This was partly right, and partly a gross exaggeration. The V-2 was actually 46ft (14m) long and 5ft 5in (1.65m) in diameter, so the measurements calculated by the British were reasonable estimates. But the weight of the missile was wildly over-estimated – rather than 40 tons or more, it weighed just under 13 tons and carried 2,200lb (980kg) of explosive rather than ‘up to 10 tons’ of the British estimates. A ‘rough outline’ drawing of the rocket was prepared for this report and it looks more like a torpedo. Perhaps the missile as drawn lacked its 7.5ft (2.3m) warhead nose cone. In that case, the dimensions were surprisingly accurate – though there is no accounting for the gross over-calculation of the weight.

Although the guesswork about the rocket’s weight was wrong, the comments that R. V. Jones added to the secret intelligence report of 26 June 1943 show a remarkably clear analysis of Germany’s position at the time.

The evidence shows that … the Germans have for some time been developing a long-range rocket at Peenemünde. Provided that the Germans are satisfied with Peenemünde’s security, there is no reason to assume the existence of a rival establishment, unless the latter has arisen from inter-departmental jealousy.

Almost every report points to the fact that development can hardly have reached maturity, although it has been proceeding for some time. If, as appears, only three rockets were fired in the last three months of 1942, with two unsuccessful, the Germans just then have been some way from success and production.

At least three sorties over Peenemünde have now shown one and only one rocket visible in the entire establishment and one sortie has perhaps shown two. Supposing that the rockets have been accidentally left out in the open or because the inside storage is full, then the chances are that the rocket population is less than, say, twenty. If it were much greater, then it would be an extraordinary chance that this number should always be one greater than storage capacity. Therefore the number of rockets at Peenemünde is small, and since this is the main seat of development, the number of rockets in the Reich is also likely to be relatively small…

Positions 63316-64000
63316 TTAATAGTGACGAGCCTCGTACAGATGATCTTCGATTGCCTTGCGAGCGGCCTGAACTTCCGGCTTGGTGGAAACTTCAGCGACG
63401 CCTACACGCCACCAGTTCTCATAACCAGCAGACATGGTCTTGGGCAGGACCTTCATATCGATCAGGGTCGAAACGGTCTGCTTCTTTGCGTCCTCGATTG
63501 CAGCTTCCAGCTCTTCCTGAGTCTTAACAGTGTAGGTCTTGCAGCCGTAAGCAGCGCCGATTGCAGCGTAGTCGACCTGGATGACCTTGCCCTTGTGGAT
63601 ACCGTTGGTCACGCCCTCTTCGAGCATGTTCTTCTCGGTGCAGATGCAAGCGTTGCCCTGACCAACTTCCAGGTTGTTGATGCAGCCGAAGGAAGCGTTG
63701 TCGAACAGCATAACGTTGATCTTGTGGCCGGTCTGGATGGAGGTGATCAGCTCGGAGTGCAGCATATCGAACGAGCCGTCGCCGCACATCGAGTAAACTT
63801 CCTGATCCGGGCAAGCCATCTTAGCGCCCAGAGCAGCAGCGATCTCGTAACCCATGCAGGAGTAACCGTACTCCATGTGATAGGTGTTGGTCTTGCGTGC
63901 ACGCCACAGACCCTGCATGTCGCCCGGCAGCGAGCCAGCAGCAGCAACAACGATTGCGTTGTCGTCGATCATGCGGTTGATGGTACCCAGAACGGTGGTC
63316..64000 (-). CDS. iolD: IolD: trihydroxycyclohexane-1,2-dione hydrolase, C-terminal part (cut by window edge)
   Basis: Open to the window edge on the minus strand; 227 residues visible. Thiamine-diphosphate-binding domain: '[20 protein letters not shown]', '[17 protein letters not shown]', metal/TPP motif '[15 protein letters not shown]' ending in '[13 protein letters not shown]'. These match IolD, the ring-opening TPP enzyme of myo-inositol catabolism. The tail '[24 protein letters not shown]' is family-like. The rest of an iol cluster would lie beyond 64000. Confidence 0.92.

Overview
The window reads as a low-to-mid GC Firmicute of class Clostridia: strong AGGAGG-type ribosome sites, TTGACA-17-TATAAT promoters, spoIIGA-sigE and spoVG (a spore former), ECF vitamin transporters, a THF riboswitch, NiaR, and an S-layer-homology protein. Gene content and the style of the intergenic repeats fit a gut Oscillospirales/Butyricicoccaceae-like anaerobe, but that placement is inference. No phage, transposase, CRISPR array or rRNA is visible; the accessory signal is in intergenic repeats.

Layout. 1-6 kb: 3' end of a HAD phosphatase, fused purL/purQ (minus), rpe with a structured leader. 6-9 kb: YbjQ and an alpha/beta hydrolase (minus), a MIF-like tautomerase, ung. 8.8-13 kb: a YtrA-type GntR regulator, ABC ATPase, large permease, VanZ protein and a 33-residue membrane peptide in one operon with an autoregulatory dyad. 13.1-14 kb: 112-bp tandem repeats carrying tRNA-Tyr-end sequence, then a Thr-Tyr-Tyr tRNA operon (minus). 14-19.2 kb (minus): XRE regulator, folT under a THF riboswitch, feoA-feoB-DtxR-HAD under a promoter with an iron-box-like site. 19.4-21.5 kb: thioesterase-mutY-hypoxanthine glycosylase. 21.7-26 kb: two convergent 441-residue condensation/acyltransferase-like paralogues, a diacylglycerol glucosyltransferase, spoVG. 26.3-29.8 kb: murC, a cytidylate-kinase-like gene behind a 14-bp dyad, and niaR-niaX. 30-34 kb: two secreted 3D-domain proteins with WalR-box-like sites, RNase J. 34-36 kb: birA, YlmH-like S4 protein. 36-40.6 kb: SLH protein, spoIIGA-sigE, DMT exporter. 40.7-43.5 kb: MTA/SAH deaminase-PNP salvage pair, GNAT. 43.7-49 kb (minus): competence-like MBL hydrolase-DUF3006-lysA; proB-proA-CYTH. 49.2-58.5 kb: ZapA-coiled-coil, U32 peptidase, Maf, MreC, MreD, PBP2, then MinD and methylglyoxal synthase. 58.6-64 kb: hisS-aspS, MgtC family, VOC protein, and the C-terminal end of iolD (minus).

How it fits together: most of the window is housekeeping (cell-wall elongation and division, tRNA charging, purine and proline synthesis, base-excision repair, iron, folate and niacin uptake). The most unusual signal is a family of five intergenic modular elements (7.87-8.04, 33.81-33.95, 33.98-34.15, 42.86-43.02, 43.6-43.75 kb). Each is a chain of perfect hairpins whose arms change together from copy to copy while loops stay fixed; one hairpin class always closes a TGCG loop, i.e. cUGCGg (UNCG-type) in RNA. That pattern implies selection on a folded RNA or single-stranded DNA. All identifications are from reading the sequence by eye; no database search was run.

Since the long-range rocket can hardly have reached maturity, German technicians would probably prefer to wait until their designs were more complete. If, as seems very possible, the genius of the Führer prevails over the judgement of the technicians, then despite everything the rocket will shortly be brought into use in its premature form.

Jones drew this conclusion: ‘The present population of rockets is probably small, so that the rate of bombardment [of London] would not be high. The only immediate counter measure readily apparent is to bomb the establishment at Peenemünde.’

Jones was right, and plans for a massive bombing raid began at once. Three days later, on 29 June 1943, a meeting was convened at the Cabinet War Room at which Duncan Sandys revealed the contents of the photographs. He had short-circuited R. V. Jones’s connections with the photo labs and insisted that they all be sent first to him. One of those attending the meeting was Professor Frederick Lindemann, Viscount Cherwell, who immediately poured scorn on the idea of a rocket base. Lindemann was a German-born physicist and Churchill’s chief scientific adviser. He said at the meeting that a rocket weighing up to 80 tons was absurd. The rockets, he insisted, were an elaborate sham; the Germans had mocked them up to frighten the British and lead them on a false trail. It was nothing but an elaborate cover plan. After his analysis, which left the officials in the room sensing that a dreadful mistake was being made, Churchill turned to R. V. Jones and said that they would now hear the truth of the matter. Jones was crisp and to the point. Whatever might be the remaining questions over the details of these missiles, said Jones, it was clear to him that the rockets were real – and they posed a threat to Britain. The site must be destroyed. The idea of sending further reconnaissance flights was quickly dismissed, for it could alert the Germans to the fact that the Allies had discovered the site.

Peenemünde was too far away to be in contact by radio, and out of range of the fighters; so the Allied bombers would be completely unprotected. German fighters would soon be on the scene, and heavy Allied losses were likely. The conclusion was that the heaviest bombing would be arranged, and it would take place on the first night that meteorological conditions were suitable. The attack was code named Operation Hydra.

Aerial photograph of Peenemunde (AIR 34/184) – Transcript Peenemunde Site Plan/Target Map, (AIR 34/632)

Operation Hydra, the raid on Peenemünde. Targets shown are

    A: Experimental station

    B: Factory workshops

    C: Power plant

    D: Unidentified machinery

    E: Experimental establishments

    F: Sleeping and living quarters

    G: Airfield

Date: April 1943

Operation Hydra

On 8 July 1943 Hitler was shown an Agfacolor film of the launch of a V-2 and was finally convinced that the monster rocket could win him back the advantage. Having been sceptical, Hitler was now an enthusiastic supporter. He immediately decided that new launch bases would be needed across the northern coast of continental Europe in order to maximize the range of the rockets and the number of launches that Germany could make against Britain. He also ordered that the production of the V-2 was now to be made a top priority. Hitler believed that with these rockets he could turn the tide of war against the Allies. The Germans were busy working to comply with orders to construct a production line at the Peenemünde Army Research base just as the Royal Air Force was instructed to launch Operation Hydra to destroy the establishment.